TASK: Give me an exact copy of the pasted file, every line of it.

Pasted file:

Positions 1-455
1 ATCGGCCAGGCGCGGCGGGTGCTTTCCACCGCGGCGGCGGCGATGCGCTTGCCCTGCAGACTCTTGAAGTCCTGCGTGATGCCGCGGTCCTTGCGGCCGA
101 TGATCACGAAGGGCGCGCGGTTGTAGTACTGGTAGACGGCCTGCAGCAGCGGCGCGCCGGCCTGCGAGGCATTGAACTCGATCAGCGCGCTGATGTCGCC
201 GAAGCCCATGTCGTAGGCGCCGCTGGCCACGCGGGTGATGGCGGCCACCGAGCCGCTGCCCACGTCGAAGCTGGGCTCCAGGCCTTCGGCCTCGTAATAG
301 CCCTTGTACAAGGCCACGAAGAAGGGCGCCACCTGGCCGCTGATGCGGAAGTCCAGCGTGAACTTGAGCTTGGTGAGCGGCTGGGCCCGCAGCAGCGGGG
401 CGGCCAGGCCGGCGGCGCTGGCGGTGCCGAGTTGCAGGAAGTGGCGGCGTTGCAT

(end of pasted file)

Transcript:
Positions 1-455
1 ATCGGCCAGGCGCGGCGGGTGCTTTCCACCGCGGCGGCGGCGATGCGCTTGCCCTGCAGACTCTTGAAGTCCTGCGTGATGCCGCGGTCCTTGCGGCCGA
101 TGATCACGAAGGGCGCGCGGTTGTAGTACTGGTAGACGGCCTGCAGCAGCGGCGCGCCGGCCTGCGAGGCATTGAACTCGATCAGCGCGCTGATGTCGCC
201 GAAGCCCATGTCGTAGGCGCCGCTGGCCACGCGGGTGATGGCGGCCACCGAGCCGCTGCCCACGTCGAAGCTGGGCTCCAGGCCTTCGGCCTCGTAATAG
301 CCCTTGTACAAGGCCACGAAGAAGGGCGCCACCTGGCCGCTGATGCGGAAGTCCAGCGTGAACTTGAGCTTGGTGAGCGGCTGGGCCCGCAGCAGCGGGG
401 CGGCCAGGCCGGCGGCGCTGGCGGTGCCGAGTTGCAGGAAGTGGCGGCGTTGCAT